Weekly report 4

Weekly report 4



June 20, 20102 min read

After discussion with my mentor we decided to not use the EVAS model suggested in my last weekly report. While it might have worked it would have taken to much time to realize which is a bad idea due to the limited time of GSoC. Hence I have started altering the guilib to do the actual event based and dirty region creation and actually with rather great results with little work!


  • Initial split of rendering methods in control to one processing stage and one rendering stage. Most controls seems to work except the containers which I am yet to fully understand :)
  • Initial calculation of dirty regions based on what skinners provide. See figure 1. Looking at the figure we can see that even the simple generation of render regions works reasonably well!
  • Controls mark a dirty region if their animation transformation has changed. This works surprisingly well on control groups but much more can change than just the animation transformation (moving in a list etc.)
  • Since the code for this is still crude I haven’t commited it. I have however added it to ticket #9448 so it can be discussed.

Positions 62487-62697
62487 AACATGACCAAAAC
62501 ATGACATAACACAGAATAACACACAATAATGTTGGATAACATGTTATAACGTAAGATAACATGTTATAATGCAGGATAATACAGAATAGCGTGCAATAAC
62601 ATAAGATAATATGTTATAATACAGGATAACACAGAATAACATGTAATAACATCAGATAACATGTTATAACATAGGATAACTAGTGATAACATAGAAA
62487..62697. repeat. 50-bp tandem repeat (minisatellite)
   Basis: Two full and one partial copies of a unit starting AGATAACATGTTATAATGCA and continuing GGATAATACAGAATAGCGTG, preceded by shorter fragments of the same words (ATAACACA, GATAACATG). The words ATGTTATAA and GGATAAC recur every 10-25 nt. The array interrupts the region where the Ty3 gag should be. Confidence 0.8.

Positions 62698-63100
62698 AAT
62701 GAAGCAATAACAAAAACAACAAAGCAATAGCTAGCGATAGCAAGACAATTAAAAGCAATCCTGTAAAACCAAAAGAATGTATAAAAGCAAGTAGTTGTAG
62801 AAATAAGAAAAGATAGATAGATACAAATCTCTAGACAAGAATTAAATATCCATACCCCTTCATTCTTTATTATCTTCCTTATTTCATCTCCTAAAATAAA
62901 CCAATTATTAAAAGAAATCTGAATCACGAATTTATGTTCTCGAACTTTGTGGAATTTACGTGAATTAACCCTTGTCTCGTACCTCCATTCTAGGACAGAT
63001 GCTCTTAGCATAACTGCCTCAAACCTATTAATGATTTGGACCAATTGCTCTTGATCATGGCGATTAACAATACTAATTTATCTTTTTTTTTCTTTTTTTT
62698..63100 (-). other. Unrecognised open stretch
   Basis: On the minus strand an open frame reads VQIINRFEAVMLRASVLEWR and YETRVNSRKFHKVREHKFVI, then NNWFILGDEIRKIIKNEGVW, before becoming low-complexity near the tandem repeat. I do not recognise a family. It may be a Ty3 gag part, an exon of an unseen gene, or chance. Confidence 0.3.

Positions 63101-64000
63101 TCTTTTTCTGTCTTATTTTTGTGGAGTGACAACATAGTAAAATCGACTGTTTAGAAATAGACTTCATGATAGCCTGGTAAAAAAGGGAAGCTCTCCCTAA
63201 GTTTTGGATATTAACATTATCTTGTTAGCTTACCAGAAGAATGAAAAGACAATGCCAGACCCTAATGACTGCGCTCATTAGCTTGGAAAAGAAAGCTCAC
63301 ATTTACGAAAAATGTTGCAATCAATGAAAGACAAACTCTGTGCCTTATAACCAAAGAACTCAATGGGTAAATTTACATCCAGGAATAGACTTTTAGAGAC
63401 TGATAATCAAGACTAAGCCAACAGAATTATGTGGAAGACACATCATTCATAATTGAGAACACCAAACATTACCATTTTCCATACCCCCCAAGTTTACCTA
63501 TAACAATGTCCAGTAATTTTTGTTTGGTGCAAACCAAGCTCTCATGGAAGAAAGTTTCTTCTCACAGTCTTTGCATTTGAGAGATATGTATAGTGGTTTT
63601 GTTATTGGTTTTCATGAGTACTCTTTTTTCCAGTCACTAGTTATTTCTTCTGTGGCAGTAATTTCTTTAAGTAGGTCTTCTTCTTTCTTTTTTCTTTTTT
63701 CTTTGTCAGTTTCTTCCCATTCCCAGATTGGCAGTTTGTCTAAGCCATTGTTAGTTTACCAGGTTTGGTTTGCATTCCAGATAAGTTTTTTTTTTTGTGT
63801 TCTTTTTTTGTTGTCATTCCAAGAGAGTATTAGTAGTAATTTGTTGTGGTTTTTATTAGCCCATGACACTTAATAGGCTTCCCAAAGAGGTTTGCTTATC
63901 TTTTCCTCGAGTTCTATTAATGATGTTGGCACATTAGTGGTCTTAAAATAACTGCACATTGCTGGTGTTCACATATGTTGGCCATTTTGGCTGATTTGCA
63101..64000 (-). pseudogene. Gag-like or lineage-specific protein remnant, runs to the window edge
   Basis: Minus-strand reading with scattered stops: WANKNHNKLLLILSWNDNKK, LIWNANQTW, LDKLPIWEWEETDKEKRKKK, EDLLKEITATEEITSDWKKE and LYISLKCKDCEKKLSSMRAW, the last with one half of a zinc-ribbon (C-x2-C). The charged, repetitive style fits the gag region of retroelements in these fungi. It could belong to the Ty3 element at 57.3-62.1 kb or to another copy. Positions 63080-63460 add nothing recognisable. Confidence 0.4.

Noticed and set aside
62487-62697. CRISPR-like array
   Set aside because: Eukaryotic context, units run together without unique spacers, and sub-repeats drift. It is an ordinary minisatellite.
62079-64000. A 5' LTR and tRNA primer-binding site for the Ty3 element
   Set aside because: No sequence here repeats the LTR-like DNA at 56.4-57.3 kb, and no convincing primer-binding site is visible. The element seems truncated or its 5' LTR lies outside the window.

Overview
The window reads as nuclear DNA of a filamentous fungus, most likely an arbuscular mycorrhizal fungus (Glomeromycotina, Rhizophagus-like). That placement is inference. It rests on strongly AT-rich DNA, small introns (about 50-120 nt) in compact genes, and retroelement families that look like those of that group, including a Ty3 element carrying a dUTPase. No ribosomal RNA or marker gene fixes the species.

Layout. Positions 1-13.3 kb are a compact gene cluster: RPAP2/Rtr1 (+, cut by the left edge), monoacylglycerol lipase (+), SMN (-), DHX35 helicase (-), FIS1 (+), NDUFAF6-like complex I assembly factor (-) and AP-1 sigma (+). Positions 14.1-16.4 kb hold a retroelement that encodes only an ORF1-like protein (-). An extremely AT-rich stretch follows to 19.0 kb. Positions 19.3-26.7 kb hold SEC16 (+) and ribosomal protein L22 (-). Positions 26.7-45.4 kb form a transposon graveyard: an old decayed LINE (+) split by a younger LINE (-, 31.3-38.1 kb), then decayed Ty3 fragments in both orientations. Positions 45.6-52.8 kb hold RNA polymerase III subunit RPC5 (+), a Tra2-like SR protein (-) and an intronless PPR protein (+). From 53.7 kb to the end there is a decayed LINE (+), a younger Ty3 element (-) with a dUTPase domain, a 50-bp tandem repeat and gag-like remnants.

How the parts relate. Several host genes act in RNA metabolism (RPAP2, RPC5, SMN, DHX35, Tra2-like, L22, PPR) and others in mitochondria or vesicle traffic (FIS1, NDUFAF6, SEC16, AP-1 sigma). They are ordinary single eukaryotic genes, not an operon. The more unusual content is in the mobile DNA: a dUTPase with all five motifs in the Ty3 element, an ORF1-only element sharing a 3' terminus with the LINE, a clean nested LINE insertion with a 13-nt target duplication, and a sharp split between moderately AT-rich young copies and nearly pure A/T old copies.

• Fix up the processing stage in the containers
  • Allow controls to mark dirty regions based on other changes than animation
  • While processing is done separate from rendering its still done every frame. Create a process scheduling and rendering scheduling as a beginning to event based rendering / updating.
  • The generated dirty regions does not take fully confine rotated controls or controls with altered perspective. This must be done otherwise coverflow or other 3D type of effects cannot be used in skinning.


  • Calculating dirty regions in lists seems to be hard, say just one item in the list changes without the entire list changing. I doubt it won’t be solvable and alternatively just marking the entire list should still be an ok workaround for now.

Possible dirty regions in confluence settings screen
Figure 1 – Controls possible dirty regions*


The colors reflect the type of the control, mainly to ease viewing.

  • Red overlay – Button controls
  • Blue overlay - Image controls
  • Green overlay - Labels
  • Light green overlay - Other